Art Galleries Schubert  




The Corporeal Earth


Official opening Friday April 4, 2008


The real voyage of discovery consists not in seeking new landscapes but in having new eyes.”   M. Proust 


The Corporeal Earth is an exhibition of the late Josephine Ulrick’s photographs. Between 1992 and 1997, Josephine Ulrick was curator with Art Galleries Schubert where she  enthusiastically promoted the talent of both emerging and established artists while secretly nurturing a desire to exhibit her own work. She died of cancer in 1997 before this ambition could be realized. Under the direction of the gallery’s director, Win Schubert, a group of friends have brought together a selection of works which reflect Josephine’s enduring passion for nature in a very personal vision of the landscape.  


Throughout her adult life, Josephine Ulrick’s camera was her constant companion. For many years, particularly throughout the 1980’s, she undertook weekly photographic excursions to favourite places of natural beauty which included Brisbane bayside locations at Sutton’s Beach, Redcliffe; Nudgee Beach; Manly mud flats; Bribie Island and North Stradbroke Island. Again and again she was drawn to the dynamic tidal action at the ocean’s edge. The rock-pools and sand dunes around Fingal Head and especially Currumbin Rock, were a source of constant inspiration. Visiting the homes of friends took her further afield to a farming property in the Mary River valley near Gympie and out onto the Darling Downs to Sam Fullbrook’s property at Oakey. 


Ulrick spent many hours roaming the beaches and bush to extract an aesthetic essence from the landscape around her. With her lens, she would isolate a random, but pleasing composition of marks on bark, sand, earth or rocks to capture the beauty she experienced in that split-second of inspiration. Her works focus on the minute, intimate aspects of nature which are often overlooked in response to the whole. Her particular vision is directed toward form, colour, line shape and texture.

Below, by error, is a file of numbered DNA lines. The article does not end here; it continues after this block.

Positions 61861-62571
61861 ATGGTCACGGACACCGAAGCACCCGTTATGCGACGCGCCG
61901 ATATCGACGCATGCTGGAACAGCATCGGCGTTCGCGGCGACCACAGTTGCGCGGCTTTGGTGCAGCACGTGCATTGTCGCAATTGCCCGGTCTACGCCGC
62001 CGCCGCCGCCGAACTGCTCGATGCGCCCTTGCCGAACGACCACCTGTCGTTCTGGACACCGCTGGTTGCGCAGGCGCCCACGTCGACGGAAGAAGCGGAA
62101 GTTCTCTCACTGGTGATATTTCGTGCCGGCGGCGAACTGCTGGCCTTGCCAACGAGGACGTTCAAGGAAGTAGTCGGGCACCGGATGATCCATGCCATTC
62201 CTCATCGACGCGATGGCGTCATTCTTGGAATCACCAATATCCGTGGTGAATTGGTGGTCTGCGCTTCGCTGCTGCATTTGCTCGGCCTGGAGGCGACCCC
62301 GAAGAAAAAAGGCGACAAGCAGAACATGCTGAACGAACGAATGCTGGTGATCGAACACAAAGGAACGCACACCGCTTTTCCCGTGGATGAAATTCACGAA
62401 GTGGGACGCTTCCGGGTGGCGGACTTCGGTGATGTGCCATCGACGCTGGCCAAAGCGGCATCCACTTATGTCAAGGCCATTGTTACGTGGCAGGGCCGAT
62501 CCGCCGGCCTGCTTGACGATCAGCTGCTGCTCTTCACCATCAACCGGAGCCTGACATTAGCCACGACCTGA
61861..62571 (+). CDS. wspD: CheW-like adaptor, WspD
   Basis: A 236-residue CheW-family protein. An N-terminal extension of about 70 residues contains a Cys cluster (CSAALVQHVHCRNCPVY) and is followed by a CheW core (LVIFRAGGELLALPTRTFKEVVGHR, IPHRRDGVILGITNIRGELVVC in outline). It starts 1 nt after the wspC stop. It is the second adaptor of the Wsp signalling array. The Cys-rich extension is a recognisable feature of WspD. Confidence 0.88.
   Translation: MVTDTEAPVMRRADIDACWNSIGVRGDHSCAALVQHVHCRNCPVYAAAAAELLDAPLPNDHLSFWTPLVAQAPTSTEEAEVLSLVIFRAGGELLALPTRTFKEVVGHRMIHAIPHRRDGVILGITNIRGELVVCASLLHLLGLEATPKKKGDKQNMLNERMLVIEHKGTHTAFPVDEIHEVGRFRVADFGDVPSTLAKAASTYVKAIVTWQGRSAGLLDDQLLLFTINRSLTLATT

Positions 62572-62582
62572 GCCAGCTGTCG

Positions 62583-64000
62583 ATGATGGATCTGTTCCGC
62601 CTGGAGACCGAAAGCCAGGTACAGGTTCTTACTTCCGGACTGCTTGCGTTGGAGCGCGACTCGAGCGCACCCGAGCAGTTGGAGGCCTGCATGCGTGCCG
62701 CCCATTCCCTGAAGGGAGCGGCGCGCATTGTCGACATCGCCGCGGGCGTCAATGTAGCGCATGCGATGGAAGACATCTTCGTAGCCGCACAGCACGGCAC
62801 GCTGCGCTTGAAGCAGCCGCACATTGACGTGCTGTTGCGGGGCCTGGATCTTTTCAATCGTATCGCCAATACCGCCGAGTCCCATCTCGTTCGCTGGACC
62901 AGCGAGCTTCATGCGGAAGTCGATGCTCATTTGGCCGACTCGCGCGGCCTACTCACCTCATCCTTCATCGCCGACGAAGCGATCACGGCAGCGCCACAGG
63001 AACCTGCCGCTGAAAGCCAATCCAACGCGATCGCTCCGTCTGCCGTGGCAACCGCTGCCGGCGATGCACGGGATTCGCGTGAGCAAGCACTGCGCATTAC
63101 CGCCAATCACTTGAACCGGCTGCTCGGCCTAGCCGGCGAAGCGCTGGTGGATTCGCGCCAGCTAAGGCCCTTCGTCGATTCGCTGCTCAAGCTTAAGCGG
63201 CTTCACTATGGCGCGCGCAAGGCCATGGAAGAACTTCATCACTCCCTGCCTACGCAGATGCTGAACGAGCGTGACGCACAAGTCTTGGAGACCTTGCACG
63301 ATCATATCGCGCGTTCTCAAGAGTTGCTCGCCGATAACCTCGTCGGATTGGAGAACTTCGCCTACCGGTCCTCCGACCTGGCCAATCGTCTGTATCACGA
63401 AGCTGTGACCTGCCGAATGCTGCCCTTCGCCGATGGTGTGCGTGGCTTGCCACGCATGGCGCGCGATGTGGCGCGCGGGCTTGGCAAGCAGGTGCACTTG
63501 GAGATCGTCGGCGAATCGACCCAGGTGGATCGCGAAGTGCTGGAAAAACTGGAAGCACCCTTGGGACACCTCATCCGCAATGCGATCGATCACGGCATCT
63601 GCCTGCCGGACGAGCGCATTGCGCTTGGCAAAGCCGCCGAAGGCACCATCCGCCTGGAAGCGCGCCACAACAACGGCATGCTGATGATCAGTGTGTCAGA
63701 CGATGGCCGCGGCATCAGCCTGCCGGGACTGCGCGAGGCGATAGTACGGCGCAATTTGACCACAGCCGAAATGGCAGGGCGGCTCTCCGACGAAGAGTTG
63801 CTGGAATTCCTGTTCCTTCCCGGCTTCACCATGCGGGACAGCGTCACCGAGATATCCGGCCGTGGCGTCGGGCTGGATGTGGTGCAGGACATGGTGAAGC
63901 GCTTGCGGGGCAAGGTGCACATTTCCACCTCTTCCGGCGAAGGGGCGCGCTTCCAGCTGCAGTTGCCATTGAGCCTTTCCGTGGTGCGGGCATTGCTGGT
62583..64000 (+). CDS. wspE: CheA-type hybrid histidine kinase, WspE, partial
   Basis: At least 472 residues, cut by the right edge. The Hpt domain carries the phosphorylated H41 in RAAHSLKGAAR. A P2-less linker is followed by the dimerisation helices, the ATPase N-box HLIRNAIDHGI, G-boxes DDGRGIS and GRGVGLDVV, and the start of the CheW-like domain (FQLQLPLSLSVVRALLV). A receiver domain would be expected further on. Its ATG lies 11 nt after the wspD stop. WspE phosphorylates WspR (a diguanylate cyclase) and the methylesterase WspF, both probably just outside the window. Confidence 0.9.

In these times when global warming is reaching a point of crisis, Josephine Ulrick would most certainly have been a proponent of any action which might halt its damaging effects.  Her abstract images reinterpret traditional perceptions of landscape and introduce the viewer to a less familiar way of seeing. They offer a vision which is fuller, richer, fresher - an adult distillation of a childlike sense of wonder in the world around us. It is hoped that Josephine Ulrick’s photographs may exert some positive influence upon their audience and encourage a deeper and more sustained awareness of a landscape still accessible and within reach of our everyday experience.















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